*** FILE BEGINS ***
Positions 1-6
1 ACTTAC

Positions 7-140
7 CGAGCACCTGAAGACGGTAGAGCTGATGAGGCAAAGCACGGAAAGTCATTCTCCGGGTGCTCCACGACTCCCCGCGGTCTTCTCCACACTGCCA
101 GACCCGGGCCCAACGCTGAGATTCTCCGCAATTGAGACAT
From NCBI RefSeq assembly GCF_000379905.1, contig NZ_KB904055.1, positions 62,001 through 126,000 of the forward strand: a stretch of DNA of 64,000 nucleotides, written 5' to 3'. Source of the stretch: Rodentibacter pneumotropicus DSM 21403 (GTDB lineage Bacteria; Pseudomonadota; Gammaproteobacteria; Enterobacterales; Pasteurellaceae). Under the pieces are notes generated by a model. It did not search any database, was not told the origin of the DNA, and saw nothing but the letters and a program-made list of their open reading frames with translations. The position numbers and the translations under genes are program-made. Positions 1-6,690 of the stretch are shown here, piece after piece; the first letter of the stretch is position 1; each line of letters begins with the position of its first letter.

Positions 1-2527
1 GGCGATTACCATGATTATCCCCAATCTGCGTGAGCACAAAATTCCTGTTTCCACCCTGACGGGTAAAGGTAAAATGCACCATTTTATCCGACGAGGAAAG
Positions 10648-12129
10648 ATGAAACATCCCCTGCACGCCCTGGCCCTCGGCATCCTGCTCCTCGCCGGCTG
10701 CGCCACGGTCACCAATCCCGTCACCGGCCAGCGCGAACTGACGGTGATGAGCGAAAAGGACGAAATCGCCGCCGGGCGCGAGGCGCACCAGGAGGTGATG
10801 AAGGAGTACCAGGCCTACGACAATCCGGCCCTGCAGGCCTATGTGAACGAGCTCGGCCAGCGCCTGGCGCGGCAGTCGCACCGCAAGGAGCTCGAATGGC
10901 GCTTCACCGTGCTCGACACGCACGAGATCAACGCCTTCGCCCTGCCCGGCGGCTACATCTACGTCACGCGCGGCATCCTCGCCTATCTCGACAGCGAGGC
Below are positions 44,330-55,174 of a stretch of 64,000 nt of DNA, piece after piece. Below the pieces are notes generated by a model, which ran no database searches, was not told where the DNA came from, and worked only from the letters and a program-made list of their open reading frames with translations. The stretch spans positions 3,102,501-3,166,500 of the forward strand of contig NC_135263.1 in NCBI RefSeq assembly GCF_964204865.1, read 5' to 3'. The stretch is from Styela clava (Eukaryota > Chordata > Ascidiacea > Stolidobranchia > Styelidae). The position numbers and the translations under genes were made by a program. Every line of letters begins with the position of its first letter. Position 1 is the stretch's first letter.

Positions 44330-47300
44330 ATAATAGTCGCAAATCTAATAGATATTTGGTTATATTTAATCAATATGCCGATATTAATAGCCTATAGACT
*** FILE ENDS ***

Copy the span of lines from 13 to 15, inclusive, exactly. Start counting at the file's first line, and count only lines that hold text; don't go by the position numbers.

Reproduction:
10901 GCTTCACCGTGCTCGACACGCACGAGATCAACGCCTTCGCCCTGCCCGGCGGCTACATCTACGTCACGCGCGGCATCCTCGCCTATCTCGACAGCGAGGC
Below are positions 44,330-55,174 of a stretch of 64,000 nt of DNA, piece after piece. Below the pieces are notes generated by a model, which ran no database searches, was not told where the DNA came from, and worked only from the letters and a program-made list of their open reading frames with translations. The stretch spans positions 3,102,501-3,166,500 of the forward strand of contig NC_135263.1 in NCBI RefSeq assembly GCF_964204865.1, read 5' to 3'. The stretch is from Styela clava (Eukaryota > Chordata > Ascidiacea > Stolidobranchia > Styelidae). The position numbers and the translations under genes were made by a program. Every line of letters begins with the position of its first letter. Position 1 is the stretch's first letter.

Positions 44330-47300